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Two Minnesota wolves relocated to Michigan’s Isle Royale

Minnesota wolves

Photo credit: Thinkstock Photos

Michigan’s remote, rugged Isle Royale was once home to hundreds of wolves. Yet, there are only two wolves left and the two remaining are inbred, meaning that trying for a recovery with only these two wolves won’t work. Enter two new Minnesota wolves that were recently relocated to Isle Royale to kickstart a multiyear recovery effort that officials hope will snowball into at least 20 to 30 wolves over the next three years, the Associated Press reports.

Wolves play an important part of the ecological balance on the island as moose populations continue to grow. According to the National Parks Conservation Association (NPCA), nearly 1,500 moose inhabit the island, “throwing the health of the park out of balance and devastating the island’s vegetation” due to their heavy grazing. As goHUNT previously reported, if an adult moose eats up to 60 lbs of plants per day, imagine what could happen to Isle Royale’s ecology—and the moose population in general—if that goes unchecked. Hence, the need to reestablish a healthy wolf population on the island to keep moose numbers in balance.

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The 4-year-old female and 5-year-old male were flown to Isle Royale last Wednesday from the Grand Portage Indian Reservation in Minnesota, according to the Associated Press. Both were released in different locations that did not encroach on the other older wolves’ established territory. The new wolves were out of their crates by nightfall.

Four additional wolves—most likely from Minnesota or Michigan’s Upper Peninsula—will be relocated to the island later this fall to continue the recovery efforts. As the new wolves establish territories, the park service will “evaluate the project’s success by monitoring moose kill rates, genetics, wolf-to-moose ratios, and vegetation conditions,” according to the Associated Press.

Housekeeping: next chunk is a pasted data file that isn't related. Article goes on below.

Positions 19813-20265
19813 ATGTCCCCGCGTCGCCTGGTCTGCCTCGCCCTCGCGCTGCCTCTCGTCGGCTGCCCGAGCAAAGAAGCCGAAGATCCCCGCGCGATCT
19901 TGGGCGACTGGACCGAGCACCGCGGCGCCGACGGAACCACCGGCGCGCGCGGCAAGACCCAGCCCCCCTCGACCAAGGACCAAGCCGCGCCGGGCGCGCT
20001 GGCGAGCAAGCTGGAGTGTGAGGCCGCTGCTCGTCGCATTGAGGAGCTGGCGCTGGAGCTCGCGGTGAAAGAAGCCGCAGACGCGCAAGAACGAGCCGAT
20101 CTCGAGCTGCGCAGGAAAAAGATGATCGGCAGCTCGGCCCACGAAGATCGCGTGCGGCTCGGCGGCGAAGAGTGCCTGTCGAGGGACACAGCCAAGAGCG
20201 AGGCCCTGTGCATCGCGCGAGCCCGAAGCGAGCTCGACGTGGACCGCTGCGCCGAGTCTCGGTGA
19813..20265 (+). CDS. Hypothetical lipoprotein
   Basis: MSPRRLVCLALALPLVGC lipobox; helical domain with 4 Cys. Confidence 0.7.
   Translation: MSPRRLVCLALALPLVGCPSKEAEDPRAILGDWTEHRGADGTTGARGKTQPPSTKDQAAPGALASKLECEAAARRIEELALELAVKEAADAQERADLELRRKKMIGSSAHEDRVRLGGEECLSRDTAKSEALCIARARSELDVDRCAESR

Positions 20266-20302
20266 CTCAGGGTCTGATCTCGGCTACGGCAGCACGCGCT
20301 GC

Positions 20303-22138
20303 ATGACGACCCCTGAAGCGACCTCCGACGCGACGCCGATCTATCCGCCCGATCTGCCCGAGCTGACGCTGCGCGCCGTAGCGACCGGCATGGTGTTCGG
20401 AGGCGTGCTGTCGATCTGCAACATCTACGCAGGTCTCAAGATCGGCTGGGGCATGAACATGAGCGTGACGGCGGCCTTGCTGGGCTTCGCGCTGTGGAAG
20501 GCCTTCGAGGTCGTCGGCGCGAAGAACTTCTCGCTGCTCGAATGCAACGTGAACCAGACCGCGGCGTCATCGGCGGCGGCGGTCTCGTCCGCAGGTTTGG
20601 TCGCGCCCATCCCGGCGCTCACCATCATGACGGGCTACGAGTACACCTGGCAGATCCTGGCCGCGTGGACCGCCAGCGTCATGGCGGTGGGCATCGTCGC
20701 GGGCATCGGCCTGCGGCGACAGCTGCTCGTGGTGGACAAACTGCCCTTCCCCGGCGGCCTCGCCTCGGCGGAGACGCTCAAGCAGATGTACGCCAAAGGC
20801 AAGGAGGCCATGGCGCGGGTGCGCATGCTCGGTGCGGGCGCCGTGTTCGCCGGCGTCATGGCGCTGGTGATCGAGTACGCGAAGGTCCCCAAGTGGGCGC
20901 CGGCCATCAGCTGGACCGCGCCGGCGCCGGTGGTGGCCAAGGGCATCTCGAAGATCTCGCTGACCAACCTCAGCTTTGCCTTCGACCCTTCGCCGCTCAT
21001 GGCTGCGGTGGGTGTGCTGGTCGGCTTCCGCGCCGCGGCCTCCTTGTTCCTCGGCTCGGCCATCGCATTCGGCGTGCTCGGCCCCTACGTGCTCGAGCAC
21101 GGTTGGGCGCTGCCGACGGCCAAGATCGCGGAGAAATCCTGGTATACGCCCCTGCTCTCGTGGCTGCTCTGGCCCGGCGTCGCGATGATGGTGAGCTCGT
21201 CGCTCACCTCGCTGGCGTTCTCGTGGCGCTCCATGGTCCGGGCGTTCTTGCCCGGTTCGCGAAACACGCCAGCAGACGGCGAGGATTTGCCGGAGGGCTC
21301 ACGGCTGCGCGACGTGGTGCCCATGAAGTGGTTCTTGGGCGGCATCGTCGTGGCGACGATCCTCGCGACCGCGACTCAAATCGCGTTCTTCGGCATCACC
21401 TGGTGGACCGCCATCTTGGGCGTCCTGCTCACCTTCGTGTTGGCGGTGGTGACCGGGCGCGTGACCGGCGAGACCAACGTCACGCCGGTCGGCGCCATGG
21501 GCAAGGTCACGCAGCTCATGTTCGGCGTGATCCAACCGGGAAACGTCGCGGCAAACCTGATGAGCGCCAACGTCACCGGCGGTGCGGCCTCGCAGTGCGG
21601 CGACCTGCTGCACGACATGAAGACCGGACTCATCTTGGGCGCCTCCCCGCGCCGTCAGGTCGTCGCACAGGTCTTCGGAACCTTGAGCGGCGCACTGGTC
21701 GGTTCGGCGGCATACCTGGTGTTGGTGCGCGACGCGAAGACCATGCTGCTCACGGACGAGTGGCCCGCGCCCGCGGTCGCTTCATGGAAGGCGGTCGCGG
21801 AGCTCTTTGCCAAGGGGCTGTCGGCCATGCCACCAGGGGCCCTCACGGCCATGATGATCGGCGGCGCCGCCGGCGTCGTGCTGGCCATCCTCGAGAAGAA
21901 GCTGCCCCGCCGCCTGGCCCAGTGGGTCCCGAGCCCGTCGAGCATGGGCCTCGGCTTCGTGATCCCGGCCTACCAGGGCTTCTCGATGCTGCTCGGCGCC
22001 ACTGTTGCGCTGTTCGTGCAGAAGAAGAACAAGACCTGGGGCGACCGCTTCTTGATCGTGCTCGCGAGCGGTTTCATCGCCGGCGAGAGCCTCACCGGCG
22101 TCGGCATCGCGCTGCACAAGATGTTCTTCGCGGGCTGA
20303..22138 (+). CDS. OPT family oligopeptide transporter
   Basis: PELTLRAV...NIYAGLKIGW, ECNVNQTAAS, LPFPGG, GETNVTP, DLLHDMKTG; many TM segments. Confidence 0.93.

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matthew s. - posted 1 year ago on 10-12-2018 01:01:07 am

why not just authorize a hunt and have a quota for the number of moose to keep the population in check? You win by raising money through licenses and hunters get meat, this isn't rocket science.

Mark A. - posted 1 year ago on 10-06-2018 04:59:04 pm
Lake Villa IL

At least they told the people this time. When people started showing pictures of wolves in the UP of Michigan with radio collars in the 90's they finally admitted to the reintroduction. Such as nice political word. Sounds harmless. It destroyed the deer hunting. I hope those wolves kill every last moose on that left wing sanctuary. Have a nice day.

Tyler K. - posted 1 year ago on 10-04-2018 10:54:42 am
Iron, Mn

I’ve been out to the island quite a few times, it’s very evident that the moose are eating themselves out of house and home. The over grazing of shrubs and trees is the most extreme I’ve ever seen in my life. There are other routes that I would have liked to see taken instead of dropping off wolves onto the island like relocating Moose to Minnesota or a special hunt out there, But something needed to be done to reduce the population. I also feel kinda bad for the wolves that got kidnapped from Minnesota and dropped off in a foreign land.

Gary H. - posted 1 year ago on 10-04-2018 09:01:31 am

I'm sure the people of Michigan are thrilled about this news.